It appears the LCARC is strongly convinced a change to an Australian republican system of government will occur in a relatively short timeframe. The LCARC sense of inevitability is impressive. Referring to the sovereignty of the people of Queensland in a preamble to the Queensland Constitution is in keeping with public sentiment. If the Oath of Allegiance to the Queen is considered such an archaic and outdated procedure that is not in keeping with modern parliamentary practice or with public opinion that the Queensland Government would adopt a position that is grounded in republican sentiment then why would the inclusion of reference to the sovereignty of the Queensland people in a preamble result in the removal of support and development for a preamble?
Amending the Oath of Allegiance to the Queen is in keeping with public sentiment and is an action the Queensland Government is bound to by its promise to alter the legislation requiring an Oath to the Monarch. The current Oath is outdated and has little meaning to the majority of Queenslanders.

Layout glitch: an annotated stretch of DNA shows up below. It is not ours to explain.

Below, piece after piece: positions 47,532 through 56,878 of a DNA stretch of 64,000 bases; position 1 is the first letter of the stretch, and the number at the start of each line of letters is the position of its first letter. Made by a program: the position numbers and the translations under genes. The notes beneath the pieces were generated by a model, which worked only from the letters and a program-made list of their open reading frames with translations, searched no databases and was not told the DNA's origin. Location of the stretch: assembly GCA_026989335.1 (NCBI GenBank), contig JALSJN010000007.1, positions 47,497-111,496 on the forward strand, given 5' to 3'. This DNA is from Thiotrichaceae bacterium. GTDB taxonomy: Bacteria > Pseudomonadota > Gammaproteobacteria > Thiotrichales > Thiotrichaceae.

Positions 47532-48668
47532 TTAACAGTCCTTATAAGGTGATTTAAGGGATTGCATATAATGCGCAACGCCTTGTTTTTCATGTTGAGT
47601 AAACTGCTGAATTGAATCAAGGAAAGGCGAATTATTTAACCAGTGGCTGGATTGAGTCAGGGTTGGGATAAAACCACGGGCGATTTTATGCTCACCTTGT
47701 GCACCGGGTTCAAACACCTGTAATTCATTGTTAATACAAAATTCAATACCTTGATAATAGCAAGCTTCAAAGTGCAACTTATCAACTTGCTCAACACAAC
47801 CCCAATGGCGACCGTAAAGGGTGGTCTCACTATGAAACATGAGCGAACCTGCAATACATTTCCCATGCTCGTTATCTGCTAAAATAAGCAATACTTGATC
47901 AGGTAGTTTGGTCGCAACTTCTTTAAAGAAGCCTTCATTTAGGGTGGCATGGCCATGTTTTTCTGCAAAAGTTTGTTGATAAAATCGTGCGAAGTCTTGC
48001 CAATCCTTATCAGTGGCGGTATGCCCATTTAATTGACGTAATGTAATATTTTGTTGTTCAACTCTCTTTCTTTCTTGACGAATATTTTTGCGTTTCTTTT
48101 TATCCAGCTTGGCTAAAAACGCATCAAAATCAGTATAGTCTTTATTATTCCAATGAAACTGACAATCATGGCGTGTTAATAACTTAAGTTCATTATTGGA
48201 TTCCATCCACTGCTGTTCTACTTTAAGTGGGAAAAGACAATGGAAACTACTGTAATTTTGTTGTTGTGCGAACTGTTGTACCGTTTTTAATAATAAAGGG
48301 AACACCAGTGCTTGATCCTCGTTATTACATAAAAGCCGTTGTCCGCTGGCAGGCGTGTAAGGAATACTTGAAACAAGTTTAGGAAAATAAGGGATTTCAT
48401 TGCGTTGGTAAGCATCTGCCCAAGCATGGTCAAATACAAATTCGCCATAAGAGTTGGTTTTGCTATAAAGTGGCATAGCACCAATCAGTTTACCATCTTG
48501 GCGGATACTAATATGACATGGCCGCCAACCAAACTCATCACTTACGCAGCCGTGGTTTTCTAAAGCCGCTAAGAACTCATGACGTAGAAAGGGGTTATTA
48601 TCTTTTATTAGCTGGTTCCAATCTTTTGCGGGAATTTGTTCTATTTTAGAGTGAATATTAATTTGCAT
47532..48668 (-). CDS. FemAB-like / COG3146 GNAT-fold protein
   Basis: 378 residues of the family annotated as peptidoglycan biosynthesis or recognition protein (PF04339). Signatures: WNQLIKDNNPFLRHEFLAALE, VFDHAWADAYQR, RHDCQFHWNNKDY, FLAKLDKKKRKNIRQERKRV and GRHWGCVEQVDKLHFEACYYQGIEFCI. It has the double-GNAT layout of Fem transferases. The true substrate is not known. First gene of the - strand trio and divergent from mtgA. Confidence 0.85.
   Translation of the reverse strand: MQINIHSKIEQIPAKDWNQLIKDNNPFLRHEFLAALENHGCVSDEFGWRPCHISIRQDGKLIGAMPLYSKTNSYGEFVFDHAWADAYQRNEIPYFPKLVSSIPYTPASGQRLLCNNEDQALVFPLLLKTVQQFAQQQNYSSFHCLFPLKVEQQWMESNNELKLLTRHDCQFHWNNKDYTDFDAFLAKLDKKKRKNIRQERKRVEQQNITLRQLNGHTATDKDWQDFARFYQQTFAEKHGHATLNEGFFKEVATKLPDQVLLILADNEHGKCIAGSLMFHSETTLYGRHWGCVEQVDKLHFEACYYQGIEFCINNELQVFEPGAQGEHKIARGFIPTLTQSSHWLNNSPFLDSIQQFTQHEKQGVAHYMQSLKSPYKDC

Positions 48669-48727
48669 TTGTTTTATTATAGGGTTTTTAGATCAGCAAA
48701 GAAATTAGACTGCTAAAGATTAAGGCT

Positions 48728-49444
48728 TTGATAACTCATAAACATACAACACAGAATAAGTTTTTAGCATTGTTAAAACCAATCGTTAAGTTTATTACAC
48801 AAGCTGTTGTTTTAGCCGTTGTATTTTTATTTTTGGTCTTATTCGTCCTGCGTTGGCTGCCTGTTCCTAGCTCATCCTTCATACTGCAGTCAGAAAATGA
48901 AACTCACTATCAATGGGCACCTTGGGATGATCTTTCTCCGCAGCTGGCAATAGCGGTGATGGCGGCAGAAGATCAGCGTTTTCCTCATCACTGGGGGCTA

Advice from the previous Chief of Staff, Office of the Premier was that a decision about whether to re-introduce the Bill into the House would be made in due course. In early 2008 it was advised that should it be determined that the proposed legislative amendments are supported a Bill would be introduced into Parliament as soon as practical after that time.
It has been over a year now since the Rudd Federal Ministry took an Oath to Australia, its land and its people rather than to Queen Elizabeth II, her heirs and successors. There has been no public outcry or sense of disappointment about the change. It has been overwhelmingly positively received throughout Australia. This constitutes evidence of support for the required Queensland legislative amendments.